Andic-Mortan’s exams are in a true-false-explain format.“ I pose questions that can go either way. They have to elaborate on their answers. The risk is that they have to be ready … and I have to prepare them.”
THE OUTCOME: Andic-Mortan wants her students to be prepared for any career field by creating a knowledge base for all disciplines. “My students say this course is helpful,” she said. “And our discussions get me thinking about their views. They broaden my knowledge, which is reflected the next time I teach the class.”
Esen Andic-Mortan, assistant professor of management
Building confidence one trip at a time
Jason Rice fully embraces the importance of international travel and study.
Rice has led students to China and Japan for both full-term and short-term academic courses. In addition to his experiences with sports events worldwide, Rice held an academic appointment at the Wuhan Sport University in China. He grew up in rural Kentucky and he understands the rewards of taking risks through travel opportunities.
THE RISK: Students who are new to traveling abroad can feel very unsure about exploring cities like Beijing but this challenge benefits their personal growth. Rice supports students’ ability to take risks by channeling his personal experiences and building their confidence. “I take them through a progression of experiences to open the world to them. The process begins as they explore the neighborhood, then visit the grocery store and figure out how to pay,” he said. “Then they learn how to use the transit systems and the entire country opens up.
“I set up the risk and prepare my students … success is gaining small victories through the failures they encounter. The end goal is internal, to build their self-efficacy, as well as external, to learn more about the people and world around them.”
THE OUTCOME: Rice’s trips are open to all majors, and student research projects have included such topics as intellectual property rights and the use of logos, analysis of international advertising campaigns, cultural differences through Japanese cat culture, a comparison of garden aesthetics, and symbolism in American superhero and Japanese Mecha genres.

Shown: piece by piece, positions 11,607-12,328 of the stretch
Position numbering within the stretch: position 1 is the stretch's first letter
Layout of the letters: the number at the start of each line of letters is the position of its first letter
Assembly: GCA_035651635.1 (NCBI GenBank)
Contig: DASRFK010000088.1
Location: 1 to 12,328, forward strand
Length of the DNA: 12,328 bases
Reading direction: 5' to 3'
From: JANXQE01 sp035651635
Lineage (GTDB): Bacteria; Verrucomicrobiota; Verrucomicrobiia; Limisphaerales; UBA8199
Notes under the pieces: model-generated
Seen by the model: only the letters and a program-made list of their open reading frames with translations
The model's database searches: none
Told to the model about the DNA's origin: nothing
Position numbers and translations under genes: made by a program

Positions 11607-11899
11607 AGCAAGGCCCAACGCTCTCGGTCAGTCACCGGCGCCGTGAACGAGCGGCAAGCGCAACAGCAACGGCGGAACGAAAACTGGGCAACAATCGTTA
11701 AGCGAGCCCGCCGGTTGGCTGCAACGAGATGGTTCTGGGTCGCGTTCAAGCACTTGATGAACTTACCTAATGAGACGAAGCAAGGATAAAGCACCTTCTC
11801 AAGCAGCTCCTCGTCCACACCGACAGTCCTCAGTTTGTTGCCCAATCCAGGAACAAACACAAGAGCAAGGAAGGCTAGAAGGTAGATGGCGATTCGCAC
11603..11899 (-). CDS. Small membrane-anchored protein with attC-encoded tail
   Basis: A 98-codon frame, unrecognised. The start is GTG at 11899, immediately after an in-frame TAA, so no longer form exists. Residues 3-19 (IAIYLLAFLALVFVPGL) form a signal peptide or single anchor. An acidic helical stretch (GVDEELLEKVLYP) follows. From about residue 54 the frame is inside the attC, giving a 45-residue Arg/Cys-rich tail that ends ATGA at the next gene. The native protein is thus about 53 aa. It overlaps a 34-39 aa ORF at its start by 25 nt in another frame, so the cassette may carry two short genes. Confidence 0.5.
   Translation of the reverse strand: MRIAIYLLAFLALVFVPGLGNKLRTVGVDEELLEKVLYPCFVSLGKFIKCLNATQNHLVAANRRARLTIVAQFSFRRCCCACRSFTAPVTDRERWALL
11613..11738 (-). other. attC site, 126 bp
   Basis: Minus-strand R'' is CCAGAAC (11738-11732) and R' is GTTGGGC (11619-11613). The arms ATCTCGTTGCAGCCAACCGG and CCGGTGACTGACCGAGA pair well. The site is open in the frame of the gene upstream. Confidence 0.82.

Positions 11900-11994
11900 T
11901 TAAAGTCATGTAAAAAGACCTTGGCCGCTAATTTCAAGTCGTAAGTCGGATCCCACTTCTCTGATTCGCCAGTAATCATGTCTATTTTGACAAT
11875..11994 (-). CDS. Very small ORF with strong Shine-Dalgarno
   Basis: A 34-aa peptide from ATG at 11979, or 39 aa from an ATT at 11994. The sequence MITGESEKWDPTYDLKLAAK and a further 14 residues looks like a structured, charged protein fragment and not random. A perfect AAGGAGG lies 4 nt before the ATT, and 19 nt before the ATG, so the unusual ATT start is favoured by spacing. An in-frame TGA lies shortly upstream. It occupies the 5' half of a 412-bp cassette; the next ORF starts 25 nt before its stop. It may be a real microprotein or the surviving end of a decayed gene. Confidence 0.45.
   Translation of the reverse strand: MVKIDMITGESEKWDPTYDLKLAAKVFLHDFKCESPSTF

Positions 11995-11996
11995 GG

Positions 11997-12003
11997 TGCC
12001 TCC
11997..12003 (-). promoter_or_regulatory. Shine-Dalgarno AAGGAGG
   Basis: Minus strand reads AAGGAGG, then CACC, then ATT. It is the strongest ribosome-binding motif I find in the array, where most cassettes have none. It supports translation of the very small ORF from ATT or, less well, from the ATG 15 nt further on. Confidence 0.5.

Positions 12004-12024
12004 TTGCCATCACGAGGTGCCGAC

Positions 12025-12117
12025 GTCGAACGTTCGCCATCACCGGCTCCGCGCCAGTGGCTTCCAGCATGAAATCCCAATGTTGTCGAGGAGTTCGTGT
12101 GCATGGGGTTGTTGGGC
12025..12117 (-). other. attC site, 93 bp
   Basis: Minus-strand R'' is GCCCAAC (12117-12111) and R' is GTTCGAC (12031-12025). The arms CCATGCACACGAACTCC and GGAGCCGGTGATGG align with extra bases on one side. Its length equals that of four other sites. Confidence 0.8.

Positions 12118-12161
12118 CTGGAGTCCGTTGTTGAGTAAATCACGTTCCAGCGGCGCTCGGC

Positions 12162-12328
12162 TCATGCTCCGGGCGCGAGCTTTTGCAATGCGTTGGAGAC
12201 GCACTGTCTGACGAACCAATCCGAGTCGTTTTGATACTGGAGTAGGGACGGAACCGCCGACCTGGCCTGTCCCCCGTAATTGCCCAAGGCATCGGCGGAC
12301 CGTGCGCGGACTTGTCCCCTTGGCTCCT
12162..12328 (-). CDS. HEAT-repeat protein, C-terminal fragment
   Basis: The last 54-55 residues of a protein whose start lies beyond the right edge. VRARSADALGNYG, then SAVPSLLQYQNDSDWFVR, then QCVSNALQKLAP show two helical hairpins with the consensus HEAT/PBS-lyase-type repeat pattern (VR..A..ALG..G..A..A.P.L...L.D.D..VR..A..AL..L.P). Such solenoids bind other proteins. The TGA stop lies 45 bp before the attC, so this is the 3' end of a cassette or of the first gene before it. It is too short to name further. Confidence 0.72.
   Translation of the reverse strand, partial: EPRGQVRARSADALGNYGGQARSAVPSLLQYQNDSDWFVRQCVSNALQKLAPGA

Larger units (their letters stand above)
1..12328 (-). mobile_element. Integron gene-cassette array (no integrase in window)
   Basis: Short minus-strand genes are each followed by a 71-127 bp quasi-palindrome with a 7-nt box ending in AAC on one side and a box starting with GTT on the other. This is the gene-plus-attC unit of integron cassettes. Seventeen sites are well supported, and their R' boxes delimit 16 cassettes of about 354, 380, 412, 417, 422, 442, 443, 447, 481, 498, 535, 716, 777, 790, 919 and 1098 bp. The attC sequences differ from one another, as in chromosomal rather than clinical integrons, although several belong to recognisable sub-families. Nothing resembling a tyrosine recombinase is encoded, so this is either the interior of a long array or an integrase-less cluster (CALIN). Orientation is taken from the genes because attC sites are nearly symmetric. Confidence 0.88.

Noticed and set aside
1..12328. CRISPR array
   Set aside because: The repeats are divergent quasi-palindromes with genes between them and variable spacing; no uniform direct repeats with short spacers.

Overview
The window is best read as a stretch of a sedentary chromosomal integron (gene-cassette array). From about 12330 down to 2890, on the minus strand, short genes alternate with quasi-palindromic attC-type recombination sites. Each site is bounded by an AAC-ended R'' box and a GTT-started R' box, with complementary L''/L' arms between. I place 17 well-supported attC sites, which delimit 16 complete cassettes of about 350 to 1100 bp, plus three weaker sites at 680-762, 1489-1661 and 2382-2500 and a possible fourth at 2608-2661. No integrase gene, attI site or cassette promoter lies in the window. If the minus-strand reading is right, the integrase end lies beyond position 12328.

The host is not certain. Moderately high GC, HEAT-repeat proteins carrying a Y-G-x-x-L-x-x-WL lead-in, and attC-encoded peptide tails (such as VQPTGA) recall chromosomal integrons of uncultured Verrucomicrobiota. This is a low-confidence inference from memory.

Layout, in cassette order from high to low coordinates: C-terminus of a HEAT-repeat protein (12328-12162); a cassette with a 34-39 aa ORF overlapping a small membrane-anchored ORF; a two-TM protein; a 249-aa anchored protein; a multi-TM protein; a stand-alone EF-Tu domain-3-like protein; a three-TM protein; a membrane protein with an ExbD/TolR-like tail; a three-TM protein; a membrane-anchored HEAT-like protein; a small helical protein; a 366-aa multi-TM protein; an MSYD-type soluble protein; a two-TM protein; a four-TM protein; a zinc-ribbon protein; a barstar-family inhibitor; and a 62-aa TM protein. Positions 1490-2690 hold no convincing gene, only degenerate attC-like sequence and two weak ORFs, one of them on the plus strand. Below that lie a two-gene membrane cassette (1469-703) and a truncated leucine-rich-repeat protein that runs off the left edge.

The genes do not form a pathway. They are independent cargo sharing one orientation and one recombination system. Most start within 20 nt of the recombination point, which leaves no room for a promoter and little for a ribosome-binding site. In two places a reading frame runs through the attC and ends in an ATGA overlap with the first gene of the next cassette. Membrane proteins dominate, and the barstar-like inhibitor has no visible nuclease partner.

Jason Rice, assistant professor of sport management
Leave your comfort zone behind
Kennedy Taylor '19 took some calculated risks to accomplish her college bucket list and find her calling.
Taylor studied in Glasgow, Scotland, and researched a College Scholar Honors thesis. All this while preparing to become a high school English teacher, which requires extensive course work in English and secondary education.
THE RISK: Taylor sought a student teaching placement in Chicago to experience city living and teaching in a high-needs school. She landed at North Lawndale College Prep High School on Chicago’s west side. “My goal is to live in Chicago and I wanted experience teaching students with behavior issues and helping them with their challenges in a safe space—not just handing out information I think they should know.” She gained permission to live with North Central students enrolled in the College’s Chicago Term. It was an unusual request coming from a North Central education major.
“I felt very supported by the College and the staff at North Lawndale,” she said. One of Taylor’s classroom lessons contrasted essays by the late U.S. Senator John McCain and football player Colin Kaepernick. She also completed the high school’s unique Peace Warriors training program, which promotes conflict resolution to combat neighborhood violence.
“This is the work I’m meant to do. I feel like I’ve been training for this all my life.”
THE OUTCOME: Taylor stays in touch with the North Lawndale faculty and will pursue opportunities to teach in Chicago after graduation.
Kennedy Taylor ‘19, English/secondary education major from Eureka, Illinois
No experience, no problem
Luke Musgrave '19 says his most rewarding experiences are those without an end goal. "It's important to follow your instincts and approach learning without any concrete goals in mind."
Musgrave has been playing piano and organ for Community United Methodist Church for three years and is fascinated by liturgy and music in that setting. “I noticed that a worship-goer would be getting an entirely different musical experience if they attended the contemporary-style service instead of the traditional service that I play for,” he explained.
THE RISK: For his College Scholars Honors thesis, he decided to research Protestant congregational worship music, which is “obviously, entirely outside of my area of study in actuarial science. I couldn’t find any specific studies on this subject.” He’s comparing 100 traditional hymns in Protestant hymnbooks with contemporary praise and worship music. He said the “scariest part” is that he has no experience in qualitative content analysis. And he has no academic experience in religious studies or musical styles. “I would definitely qualify this as an academic risk.”
THE OUTCOME: Musgrave presented his research at the Rall Symposium for Undergraduate Research in May and appreciates the support of faculty. “In any case, I’m glad that I chose to explore an area that I am passionate about.”
And he’ll start his career in actuarial science at Allstate Insurance in fall 2019.
Luke Musgrave ‘19, actuarial science/pure math major from Bourbonnais, Illinois